In the influential “The Photographer’s Eye,”3 the great curator John Szarkowski (also a fine practitioner in his own right) writes beautifully on the iterative historical process that shaped the thoughts about form shared by Adams and Shore. “From his photographs, he [the photographer] learned that the appearance of the world was richer and less simple than his mind would have guessed. He discovered that his pictures could reveal not only the clarity but the obscurity of things, and that these mysterious and evasive images could also, in their own terms, seem ordered and meaningful.”
This can all get fairly complicated fairly quickly, but I do believe that these writers bring real pragmatism to defining for photographers a notion as slippery and abstruse as beauty.4 I will return to Adams, Shore, and Szarkowski for commentary on photographic truth and the role of the photographer, but now I turn to Gerry Badger for thoughts on how a photographer concerned with order and form – with meaning – might approach his or her work.
The quiet photograph
Badger might well get an approving nod from Adams when he asserts that “the concreteness of photography, its awkward specificity, must surely be its glory” and that “to come close to an understanding of photography’s singular qualities” one must understand the ideology of the quiet photographer.
In “The Art that Hides Itself – Notes on Photography’s Quiet Genius,”5 Badger (not himself a photographer, to my knowledge) writes lucidly in explanation of and persuasively in favor of this ideology. Quiet photography, he says in explanation, is “partly a question of style, more a question of voice” and that “the voice is not of a hectoring kind… the artistic persona from first to last is modest, self-effacing.”6 And to be clear: “The quiet photographer does not lack a voice, nor emotional engagement, but deliberately relegates it and allows it to emerge through the subject, rather than imposing it from the outside and thereby potentially confusing the issue.”
Badger, more passionately animated than Adams in his consideration of the engagement of subject by the photographer, makes a compelling case for the quiet photograph.
The essence of the quiet approach is that the world, the subject, is respected as much as possible… there is emotion enough in the subject to make the point… the quiet photographer respects and trusts the subject – and for that matter, himself… The primary involvement of the quiet photographer – transcending the merely formal – is with reality, and simple, unfettered reality can be uncomfortable.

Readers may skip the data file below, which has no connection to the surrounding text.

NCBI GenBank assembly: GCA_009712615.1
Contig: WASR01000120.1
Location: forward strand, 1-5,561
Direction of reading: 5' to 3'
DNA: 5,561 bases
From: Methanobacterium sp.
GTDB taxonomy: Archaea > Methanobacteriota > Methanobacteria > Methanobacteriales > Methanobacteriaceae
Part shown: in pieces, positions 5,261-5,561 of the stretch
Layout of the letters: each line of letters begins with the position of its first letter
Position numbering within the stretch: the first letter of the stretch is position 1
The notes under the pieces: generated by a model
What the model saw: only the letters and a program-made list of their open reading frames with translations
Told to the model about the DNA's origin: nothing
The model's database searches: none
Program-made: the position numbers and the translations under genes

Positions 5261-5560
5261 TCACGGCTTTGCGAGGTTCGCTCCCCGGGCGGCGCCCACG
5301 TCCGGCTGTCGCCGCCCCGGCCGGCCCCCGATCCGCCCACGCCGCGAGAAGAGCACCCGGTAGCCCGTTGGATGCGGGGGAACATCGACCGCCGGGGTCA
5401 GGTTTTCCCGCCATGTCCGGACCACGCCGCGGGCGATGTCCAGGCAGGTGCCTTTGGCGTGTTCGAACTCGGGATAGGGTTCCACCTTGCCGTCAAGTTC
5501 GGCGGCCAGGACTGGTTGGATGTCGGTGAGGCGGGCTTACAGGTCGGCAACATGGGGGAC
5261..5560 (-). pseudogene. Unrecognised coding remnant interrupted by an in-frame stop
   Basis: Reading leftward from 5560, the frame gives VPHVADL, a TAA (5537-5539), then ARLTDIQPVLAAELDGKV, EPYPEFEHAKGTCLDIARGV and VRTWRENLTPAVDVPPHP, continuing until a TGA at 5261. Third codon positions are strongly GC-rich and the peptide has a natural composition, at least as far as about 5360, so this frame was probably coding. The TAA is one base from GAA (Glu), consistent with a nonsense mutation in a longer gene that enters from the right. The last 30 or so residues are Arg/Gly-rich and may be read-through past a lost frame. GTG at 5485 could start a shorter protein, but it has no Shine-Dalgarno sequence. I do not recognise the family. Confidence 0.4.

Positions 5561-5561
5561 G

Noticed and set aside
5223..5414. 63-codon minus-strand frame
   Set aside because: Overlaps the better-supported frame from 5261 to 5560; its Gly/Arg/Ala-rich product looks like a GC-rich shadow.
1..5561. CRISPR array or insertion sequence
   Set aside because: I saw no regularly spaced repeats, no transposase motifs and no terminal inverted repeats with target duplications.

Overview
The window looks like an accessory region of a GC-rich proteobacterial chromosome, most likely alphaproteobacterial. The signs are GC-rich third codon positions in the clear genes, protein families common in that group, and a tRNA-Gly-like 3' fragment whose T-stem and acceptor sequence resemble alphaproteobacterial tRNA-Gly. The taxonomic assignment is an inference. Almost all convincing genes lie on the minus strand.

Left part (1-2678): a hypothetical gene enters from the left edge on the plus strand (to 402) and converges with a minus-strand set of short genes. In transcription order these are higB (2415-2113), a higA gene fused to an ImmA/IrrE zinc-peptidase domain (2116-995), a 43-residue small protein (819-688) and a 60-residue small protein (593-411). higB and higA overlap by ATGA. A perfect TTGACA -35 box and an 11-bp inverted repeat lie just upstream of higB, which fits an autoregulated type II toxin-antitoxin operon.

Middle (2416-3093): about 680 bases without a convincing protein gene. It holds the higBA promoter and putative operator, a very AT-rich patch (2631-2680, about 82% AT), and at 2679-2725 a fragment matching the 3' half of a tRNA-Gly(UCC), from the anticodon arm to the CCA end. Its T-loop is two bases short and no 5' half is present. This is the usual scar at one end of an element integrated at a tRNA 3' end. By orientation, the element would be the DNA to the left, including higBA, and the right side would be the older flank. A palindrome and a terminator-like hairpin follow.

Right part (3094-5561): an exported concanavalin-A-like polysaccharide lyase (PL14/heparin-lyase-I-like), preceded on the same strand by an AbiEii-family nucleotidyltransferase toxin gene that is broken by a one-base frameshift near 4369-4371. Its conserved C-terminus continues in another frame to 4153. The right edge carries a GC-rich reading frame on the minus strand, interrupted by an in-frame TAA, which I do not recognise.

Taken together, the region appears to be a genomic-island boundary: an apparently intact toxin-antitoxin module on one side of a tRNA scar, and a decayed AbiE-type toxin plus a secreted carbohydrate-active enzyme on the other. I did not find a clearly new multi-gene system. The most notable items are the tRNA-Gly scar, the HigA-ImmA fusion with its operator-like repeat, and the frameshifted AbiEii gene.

Respect, emotion, trust, discomfort. If these aren’t good reasons for making this sort of photograph, I don’t know what would be. But how are they manifested in photographs? I believe that it is by virtue of the photographer’s authorial presence.
Truth and presence
At the beginning of his “Towards a Personal Vision” workshop in April 2008, the photographer Robert Lyons said, “There’s the truth, and then there’s your truth.” Not too much later, he asserted that “In a strong picture, the photographer is invisible.” These two statements have driven my thinking ever since. So I’d like to now focus on the relation of truth to the beautiful and the quiet, and to the presence of the photographer in a photograph – ideas which I’m indebted to Lyons for bringing together.
Much has been written about the “problem” of truth in photography. John Szarkowski summed it up nicely: “Our faith in the truth of a photograph rests on our belief that the lens is impartial, and will draw the subject as it is, neither nobler nor meaner. This faith may be naïve and illusory (for though the lens draws the subject, the photographer defines it), but it persists.”7
That faith is indeed illusory (as it was even in the pre-Photoshop era), but I don’t think it matters that much. I’m with Robert Adams when he writes, “The job of the photographer… is not to catalogue indisputable fact but to try be coherent about intuition and hope. This is not to say that he is unconcerned with the truth.”8 To me, Lyons’s “your truth” is the same as Adams’s “coherence about intuition and hope.” In another essay, “Truth and Landscape,”9 Adams explains that the work of a photographer involves many choices before the shutter is released, and he asserts that:
Behind these decisions stands the photographer’s individual framework of recollections and meditations about the way he perceived that place or places like it before. Without such a background there would be no knowing whether the scene on the ground glass was characteristic of the geography and of his experience of it and intuition about it – in short, whether it was true. [emphasis mine]